Zombee original graphic novel
Writer: Miles Gunter
Artist: Victor Santos
Publisher: Image Comics
Price: $12.99 US
Man, there are a lot of zombie comics hitting the stands these days. Is it due to the success of Robert Kirkman’s The Walking Dead, I wonder, or is it indicative of a resurgence of the genre in pop culture in general? In any case, one could argue we’ve got a glut of zombie fare piling up these days (tough to argue, though, given the predominance of super-hero stories in comics), and it would be easy to dismiss the newer stuff as offering the same old tales of gore and survival. This new graphic novel manages to offer a new spin on the undead standby by taking the action, horror and humor back a few centuries to feudal Japan. Still, it’s not the unusual setting that makes this story an entertaining read but the banter among the three heroes who fight against the forces of decay and destruction. The book is plagued (pardon the pun) by one main problem: for a full graphic novel, it’s a rather light read.
Three warriors of unequalled skills — Fumenaga, the honorable samurai; Ishida, the ninja gangster; and Uzu, the silent, mysterious zen monk — make an unlikely team as they join forces against an impossible and horrific threat: the undead. Something is changing the people of the Japanese countryside into flesh-eating zombies. And if those monsters weren’t enough of a menace, the trio of martial-arts experts also comes across Ishida’s former colleagues, a gang of ninja criminals whose skills have not been diminished by their unnatural affliction.
Victor Santos employs a minimalist style that allows the story to unfold clearly. I was particularly impressed with how he just hints at the gore and decay of the zombie characters using shadows and few lines. The visuals put me in mind of a cross of the styles of late Jack Kirby, with his larger-than-life action sequences; of Michael Avon (Powers) Oeming and his darker leanings; of Batton (Supernatural Law) Lash, with his simpler figures and faces. The art in the final, climactic sequence is a little frustrating, though, as it’s difficult to discern at times exactly what’s happening. The source of the zombie contagion is never clearly defined, and it’s clear that it’s by design. But nevertheless, the scenes are so sketchy in tone that it’s inconsistent with the rest of the book. And honestly, I wanted a good look at the monster.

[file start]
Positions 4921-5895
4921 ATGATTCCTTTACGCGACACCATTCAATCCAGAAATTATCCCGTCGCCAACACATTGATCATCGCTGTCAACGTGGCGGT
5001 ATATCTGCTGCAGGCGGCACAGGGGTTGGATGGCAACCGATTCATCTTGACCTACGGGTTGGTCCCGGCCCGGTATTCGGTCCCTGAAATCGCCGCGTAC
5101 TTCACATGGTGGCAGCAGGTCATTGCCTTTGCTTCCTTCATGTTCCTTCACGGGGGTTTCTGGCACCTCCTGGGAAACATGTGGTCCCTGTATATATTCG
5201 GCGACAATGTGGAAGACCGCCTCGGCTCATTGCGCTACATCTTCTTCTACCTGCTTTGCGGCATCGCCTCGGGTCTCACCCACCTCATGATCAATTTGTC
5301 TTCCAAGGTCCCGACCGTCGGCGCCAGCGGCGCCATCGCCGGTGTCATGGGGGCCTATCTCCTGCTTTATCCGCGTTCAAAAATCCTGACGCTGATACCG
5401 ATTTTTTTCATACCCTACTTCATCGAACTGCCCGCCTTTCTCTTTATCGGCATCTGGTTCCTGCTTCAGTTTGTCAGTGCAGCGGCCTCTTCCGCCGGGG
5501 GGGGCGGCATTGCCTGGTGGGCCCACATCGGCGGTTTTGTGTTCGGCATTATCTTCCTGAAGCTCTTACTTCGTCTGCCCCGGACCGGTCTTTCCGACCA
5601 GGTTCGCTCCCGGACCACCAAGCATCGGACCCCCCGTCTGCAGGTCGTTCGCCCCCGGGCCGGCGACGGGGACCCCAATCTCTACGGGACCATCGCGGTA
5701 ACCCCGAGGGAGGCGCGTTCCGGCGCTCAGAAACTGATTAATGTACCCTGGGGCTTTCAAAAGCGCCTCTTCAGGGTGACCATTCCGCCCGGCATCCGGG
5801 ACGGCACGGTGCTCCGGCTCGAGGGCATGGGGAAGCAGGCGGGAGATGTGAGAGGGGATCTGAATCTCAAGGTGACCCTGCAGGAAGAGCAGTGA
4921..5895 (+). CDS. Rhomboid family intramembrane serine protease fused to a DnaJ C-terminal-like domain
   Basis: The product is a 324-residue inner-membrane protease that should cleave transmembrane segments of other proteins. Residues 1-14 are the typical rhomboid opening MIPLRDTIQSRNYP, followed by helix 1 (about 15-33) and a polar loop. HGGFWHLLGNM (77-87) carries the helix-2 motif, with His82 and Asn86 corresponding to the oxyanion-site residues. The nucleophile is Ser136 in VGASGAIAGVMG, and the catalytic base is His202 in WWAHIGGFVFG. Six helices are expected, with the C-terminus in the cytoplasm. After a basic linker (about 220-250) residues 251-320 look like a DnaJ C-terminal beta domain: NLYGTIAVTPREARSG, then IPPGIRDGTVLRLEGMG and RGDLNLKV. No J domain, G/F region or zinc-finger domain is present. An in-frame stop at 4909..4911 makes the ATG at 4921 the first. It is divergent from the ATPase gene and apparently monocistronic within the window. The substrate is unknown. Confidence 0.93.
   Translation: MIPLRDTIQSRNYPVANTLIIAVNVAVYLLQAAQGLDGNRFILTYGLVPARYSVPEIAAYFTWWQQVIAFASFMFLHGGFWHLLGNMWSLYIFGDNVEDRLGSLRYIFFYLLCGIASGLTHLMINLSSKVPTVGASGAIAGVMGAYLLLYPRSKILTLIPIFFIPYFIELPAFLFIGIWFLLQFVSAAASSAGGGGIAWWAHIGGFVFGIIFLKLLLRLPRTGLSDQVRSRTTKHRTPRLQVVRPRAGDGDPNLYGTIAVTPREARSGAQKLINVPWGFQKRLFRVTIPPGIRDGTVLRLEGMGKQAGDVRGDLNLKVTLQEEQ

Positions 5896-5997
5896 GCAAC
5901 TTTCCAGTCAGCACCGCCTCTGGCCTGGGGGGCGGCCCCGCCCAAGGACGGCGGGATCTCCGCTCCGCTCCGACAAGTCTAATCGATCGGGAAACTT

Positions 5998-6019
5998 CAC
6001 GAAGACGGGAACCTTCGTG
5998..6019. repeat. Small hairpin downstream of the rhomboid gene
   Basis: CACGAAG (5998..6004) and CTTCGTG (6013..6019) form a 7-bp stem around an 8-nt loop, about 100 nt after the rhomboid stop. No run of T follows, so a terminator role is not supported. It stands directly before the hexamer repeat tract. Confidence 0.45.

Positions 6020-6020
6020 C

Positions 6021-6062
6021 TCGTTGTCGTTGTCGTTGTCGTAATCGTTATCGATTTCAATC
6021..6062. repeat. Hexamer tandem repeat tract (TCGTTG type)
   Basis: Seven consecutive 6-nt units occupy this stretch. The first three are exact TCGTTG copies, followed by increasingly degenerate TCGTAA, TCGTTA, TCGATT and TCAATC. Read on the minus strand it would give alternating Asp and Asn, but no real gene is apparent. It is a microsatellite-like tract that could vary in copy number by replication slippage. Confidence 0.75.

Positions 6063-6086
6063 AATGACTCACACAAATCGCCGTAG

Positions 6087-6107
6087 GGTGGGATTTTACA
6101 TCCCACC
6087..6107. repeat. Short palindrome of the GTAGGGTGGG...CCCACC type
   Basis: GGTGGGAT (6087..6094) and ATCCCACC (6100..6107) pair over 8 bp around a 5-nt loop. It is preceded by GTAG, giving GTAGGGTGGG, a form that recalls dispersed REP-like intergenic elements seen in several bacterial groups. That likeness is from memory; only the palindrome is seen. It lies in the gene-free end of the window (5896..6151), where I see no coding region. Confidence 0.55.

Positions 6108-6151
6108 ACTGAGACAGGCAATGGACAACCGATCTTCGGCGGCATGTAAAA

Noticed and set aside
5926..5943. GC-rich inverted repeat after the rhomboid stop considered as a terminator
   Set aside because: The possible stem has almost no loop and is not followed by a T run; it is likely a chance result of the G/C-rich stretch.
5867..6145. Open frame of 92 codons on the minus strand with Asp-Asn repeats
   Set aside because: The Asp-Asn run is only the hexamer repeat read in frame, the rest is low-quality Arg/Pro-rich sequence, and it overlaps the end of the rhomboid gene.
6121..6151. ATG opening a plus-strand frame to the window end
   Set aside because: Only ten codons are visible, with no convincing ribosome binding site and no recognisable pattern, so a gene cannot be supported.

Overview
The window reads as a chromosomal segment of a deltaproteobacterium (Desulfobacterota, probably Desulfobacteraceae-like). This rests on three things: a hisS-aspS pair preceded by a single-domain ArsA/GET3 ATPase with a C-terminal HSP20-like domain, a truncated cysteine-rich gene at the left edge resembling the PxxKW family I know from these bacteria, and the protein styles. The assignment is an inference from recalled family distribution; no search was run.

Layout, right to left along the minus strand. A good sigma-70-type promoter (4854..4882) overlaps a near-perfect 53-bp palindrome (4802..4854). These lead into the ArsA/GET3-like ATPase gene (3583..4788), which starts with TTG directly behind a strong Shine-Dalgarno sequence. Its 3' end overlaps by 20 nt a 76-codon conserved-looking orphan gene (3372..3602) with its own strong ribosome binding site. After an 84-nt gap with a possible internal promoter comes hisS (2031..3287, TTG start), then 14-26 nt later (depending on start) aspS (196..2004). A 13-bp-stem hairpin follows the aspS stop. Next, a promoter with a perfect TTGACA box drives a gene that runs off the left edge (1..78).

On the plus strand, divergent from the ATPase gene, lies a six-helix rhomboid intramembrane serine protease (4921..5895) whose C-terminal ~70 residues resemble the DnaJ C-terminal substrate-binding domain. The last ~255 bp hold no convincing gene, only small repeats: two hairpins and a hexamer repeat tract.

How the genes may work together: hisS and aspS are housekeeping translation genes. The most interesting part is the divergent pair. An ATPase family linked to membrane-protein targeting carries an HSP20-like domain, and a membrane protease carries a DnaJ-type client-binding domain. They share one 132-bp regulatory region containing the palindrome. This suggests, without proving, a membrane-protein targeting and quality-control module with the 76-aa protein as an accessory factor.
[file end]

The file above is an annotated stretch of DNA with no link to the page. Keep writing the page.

The book opens with Fumenaga alone. It’s understandable, since he represents the conscience of the heroes as well as the establishment, but he’s also the most boring of the three protagonists. Those opening scenes focusing on “Fume” alone plod along at a sluggish, boring pace. Even his solo encounter with zombies isn’t all that exciting. It isn’t until Ishida’s entrance that the script and plot really get interesting.
Ishida is the book’s comic relief, the rogue whose decision to do the right thing makes him thoroughly likeable. He’s still a bad boy, of sorts, and he forever plays the role of trickster, even when faced with unnatural ugliness or imminent mortal danger. Of course, his silent psychic interplay with Uzu is where the character really shines. The pair makes a wonderful action-oriented odd couple. The pairing is so perfect that one character really isn’t complete without the other.
A common complaint about individual comic books (or “floppies,” as some have come to call them) is that they read too quickly, that the entertainment is too fleeting. I understand the complaint, and for some comics, the criticism is a valid one. When it comes to a graphic novel or trade-paperback collection, though, it’s not something one expects to encounter. Zombee‘s main flaw is that it does read far too quickly. The simpler tone of the art and the repeated action sequences make for a brisk read. It’s a shame Gunter didn’t take these characters down a couple of side paths, rather than from one battle with the undead to another. 6/10